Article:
If you are getting an HD DVR it will most likely be an HR21, HR22, or HR23. The HR21 and HR22 are pretty much exactly the same, the HR22 is just a little newer and has a bigger hard drive. The HR23 is brand new and is only available in some areas. There are threads on all of them in the HDTV Recorders section.
http://www.avsforum.com/avs-vb/forumdisplay.php?f=42
 

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Discussion Starter · #13 ·
That would be easy but I'll need the gig switch in my PC room so I can do file transfers between my HTPC and my other PC.
 

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Get 2 switches.


I have one 8 port switch in my bedroom next to the cable modem/router. I run ethernet out of the cable modem/router into that switch. That switch then has cables that go to my computer, and my DVR in the same room. I then have one long cable from that switch to the switch in my entertainment center in the living room.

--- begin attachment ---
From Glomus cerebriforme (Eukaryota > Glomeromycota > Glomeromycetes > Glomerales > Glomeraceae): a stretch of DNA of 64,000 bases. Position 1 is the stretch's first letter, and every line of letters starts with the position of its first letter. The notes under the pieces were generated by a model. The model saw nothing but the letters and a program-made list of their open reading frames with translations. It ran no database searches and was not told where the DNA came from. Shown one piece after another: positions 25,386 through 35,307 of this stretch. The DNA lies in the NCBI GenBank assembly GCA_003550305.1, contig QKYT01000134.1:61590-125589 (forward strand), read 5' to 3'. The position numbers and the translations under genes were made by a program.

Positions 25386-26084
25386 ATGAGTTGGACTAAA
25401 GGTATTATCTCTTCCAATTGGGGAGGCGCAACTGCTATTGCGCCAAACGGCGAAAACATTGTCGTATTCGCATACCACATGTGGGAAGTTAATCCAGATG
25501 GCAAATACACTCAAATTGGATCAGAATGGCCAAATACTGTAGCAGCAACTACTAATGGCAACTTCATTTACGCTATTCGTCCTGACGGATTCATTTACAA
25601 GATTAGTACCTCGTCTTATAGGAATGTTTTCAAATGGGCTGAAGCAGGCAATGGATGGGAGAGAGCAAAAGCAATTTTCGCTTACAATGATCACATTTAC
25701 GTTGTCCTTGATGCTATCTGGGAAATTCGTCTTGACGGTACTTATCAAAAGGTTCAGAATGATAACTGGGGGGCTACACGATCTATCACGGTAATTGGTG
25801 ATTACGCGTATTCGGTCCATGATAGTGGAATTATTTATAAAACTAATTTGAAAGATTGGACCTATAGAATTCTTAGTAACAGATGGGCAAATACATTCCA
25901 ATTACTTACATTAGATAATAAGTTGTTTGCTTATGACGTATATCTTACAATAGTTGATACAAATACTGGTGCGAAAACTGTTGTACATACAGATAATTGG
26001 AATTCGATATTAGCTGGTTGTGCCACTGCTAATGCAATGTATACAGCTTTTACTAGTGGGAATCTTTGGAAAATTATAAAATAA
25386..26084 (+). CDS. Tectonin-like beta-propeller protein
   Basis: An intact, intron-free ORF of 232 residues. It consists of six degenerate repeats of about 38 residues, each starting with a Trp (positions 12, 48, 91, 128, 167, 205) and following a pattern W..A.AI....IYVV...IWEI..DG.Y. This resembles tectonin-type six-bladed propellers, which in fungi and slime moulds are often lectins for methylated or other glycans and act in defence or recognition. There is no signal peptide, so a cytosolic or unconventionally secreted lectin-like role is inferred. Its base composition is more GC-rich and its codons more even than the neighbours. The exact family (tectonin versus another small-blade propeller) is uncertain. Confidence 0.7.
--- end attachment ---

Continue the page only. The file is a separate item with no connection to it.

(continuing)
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Quote:
Originally Posted by Stryker412 /forum/post/15487818


That would be easy but I'll need the gig switch in my PC room so I can do file transfers between my HTPC and my other PC.

If you have a router, you can run more than one switch from it. I have two 5 way switches running just fine from mine. The devices on the different switches communicate ok.


Dang, I type too slow.
 

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Quote:
Originally Posted by arxaw /forum/post/15483454

If you don't want the dish on the roof (not the best choice, anyway - the HD dish is huge), you can mount a 2" dia. pole in the yard. It doesn't have to be very tall at all, as long as it has a clear view to the satellites to the South. Just make sure it's a 2" dia. post and installed vertically plumb.


Local digital sub channels are seldom carried by D*. If you want to watch any of those, you'll need an OTA antenna. If you want to DVR them, you'll need an AM-21 OTA add-on box that integrates OTA & Sat channels into one seamless DVR guide.